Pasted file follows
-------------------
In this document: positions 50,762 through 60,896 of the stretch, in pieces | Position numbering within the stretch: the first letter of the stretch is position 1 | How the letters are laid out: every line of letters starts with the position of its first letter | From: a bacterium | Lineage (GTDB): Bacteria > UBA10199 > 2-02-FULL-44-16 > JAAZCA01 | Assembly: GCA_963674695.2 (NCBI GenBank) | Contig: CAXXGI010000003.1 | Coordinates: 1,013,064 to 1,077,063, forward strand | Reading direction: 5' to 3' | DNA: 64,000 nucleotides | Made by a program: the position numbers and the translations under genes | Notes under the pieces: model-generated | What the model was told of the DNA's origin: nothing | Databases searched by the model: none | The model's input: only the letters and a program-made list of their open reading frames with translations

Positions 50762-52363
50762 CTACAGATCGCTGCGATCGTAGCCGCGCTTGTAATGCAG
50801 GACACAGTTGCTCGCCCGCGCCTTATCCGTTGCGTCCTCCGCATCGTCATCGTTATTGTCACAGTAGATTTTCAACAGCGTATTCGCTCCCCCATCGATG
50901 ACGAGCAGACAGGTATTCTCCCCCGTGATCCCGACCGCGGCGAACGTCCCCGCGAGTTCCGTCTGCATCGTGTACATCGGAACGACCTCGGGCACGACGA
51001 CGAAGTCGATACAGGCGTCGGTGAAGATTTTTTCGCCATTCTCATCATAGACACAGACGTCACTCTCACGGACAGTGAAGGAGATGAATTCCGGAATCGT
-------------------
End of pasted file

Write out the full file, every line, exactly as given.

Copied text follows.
In this document: positions 50,762 through 60,896 of the stretch, in pieces | Position numbering within the stretch: the first letter of the stretch is position 1 | How the letters are laid out: every line of letters starts with the position of its first letter | From: a bacterium | Lineage (GTDB): Bacteria > UBA10199 > 2-02-FULL-44-16 > JAAZCA01 | Assembly: GCA_963674695.2 (NCBI GenBank) | Contig: CAXXGI010000003.1 | Coordinates: 1,013,064 to 1,077,063, forward strand | Reading direction: 5' to 3' | DNA: 64,000 nucleotides | Made by a program: the position numbers and the translations under genes | Notes under the pieces: model-generated | What the model was told of the DNA's origin: nothing | Databases searched by the model: none | The model's input: only the letters and a program-made list of their open reading frames with translations

Positions 50762-52363
50762 CTACAGATCGCTGCGATCGTAGCCGCGCTTGTAATGCAG
50801 GACACAGTTGCTCGCCCGCGCCTTATCCGTTGCGTCCTCCGCATCGTCATCGTTATTGTCACAGTAGATTTTCAACAGCGTATTCGCTCCCCCATCGATG
50901 ACGAGCAGACAGGTATTCTCCCCCGTGATCCCGACCGCGGCGAACGTCCCCGCGAGTTCCGTCTGCATCGTGTACATCGGAACGACCTCGGGCACGACGA
51001 CGAAGTCGATACAGGCGTCGGTGAAGATTTTTTCGCCATTCTCATCATAGACACAGACGTCACTCTCACGGACAGTGAAGGAGATGAATTCCGGAATCGT